E.A. vs C.P.A.

When it comes time to select tax representation, you generally have three options: Attorneys, CPAs, and Enrolled Agents. Each of them brings something a little bit different to the table, and depending on the nature of your IRS problem, you will want to choose wisely.

First, you need to understand that most attorneys do not specialize in tax representation. Even tax attorneys, who specialize in tax matters, normally specialize in tax law, not IRS collections or audit representation. If you are facing a criminal tax investigation or are taking a matter straight to tax court, then an experienced tax attorney is your logical choice. For other types of IRS matters, you will probably need somebody with the accounting background on top of the legal background.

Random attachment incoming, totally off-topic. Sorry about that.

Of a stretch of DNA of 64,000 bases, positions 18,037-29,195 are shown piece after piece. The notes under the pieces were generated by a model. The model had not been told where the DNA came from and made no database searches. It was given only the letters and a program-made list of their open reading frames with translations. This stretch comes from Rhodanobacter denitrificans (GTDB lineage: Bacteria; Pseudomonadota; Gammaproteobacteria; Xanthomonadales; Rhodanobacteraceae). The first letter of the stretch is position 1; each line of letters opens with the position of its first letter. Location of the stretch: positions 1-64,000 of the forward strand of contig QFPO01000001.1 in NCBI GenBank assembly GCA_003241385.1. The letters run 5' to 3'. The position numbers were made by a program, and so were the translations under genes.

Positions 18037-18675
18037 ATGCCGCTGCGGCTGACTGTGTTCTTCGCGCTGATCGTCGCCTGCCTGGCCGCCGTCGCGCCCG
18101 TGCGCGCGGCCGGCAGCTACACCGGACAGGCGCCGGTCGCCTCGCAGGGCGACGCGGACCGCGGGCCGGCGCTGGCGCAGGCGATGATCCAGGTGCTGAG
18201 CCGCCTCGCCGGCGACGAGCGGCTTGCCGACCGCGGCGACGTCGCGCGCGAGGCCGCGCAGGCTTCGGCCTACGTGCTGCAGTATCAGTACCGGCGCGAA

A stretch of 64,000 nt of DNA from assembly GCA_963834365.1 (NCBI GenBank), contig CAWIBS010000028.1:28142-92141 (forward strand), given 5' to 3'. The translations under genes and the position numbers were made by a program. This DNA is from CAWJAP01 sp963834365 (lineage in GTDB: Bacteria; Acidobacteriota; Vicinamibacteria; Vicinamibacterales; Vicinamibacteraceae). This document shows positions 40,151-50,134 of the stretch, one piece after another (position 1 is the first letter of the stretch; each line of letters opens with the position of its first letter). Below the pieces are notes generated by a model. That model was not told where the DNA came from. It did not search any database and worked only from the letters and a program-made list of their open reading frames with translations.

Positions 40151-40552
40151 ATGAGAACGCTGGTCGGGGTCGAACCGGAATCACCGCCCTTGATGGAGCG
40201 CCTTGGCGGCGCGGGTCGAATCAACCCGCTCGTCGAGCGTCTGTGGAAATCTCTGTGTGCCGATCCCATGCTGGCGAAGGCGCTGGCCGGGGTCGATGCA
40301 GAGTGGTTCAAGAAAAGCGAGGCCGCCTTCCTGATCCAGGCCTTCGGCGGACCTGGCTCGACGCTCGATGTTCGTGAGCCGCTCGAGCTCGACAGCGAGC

A Certified Public Accountant (CPA) is a person who is extremely knowledgeable in accounting practices and applications and is able to apply laws and regulations in practice. If your tax needs are primarily based on direct accounting matters, such as justifying mathematical calculations, validating specific deductions or income items, or filing missing returns, then a CPA is great choice.

  • EAs are experts who keep up with the ever changing area of taxation and are therefore effectively able to represent persons who are audited by the IRS.
  • EAs are required to show they are competent in tax laws before they can represent a tax payer before the IRS.
  • EAs are specifically licensed directly by the U.S. Treasury Department to represent taxpayers on tax matters while CPAs and attorneys are usually licensed by the state in which they reside.

Essentially, EAs focus solely on tax filing and tax representation and is uniquely qualified to assist clients in this capacity.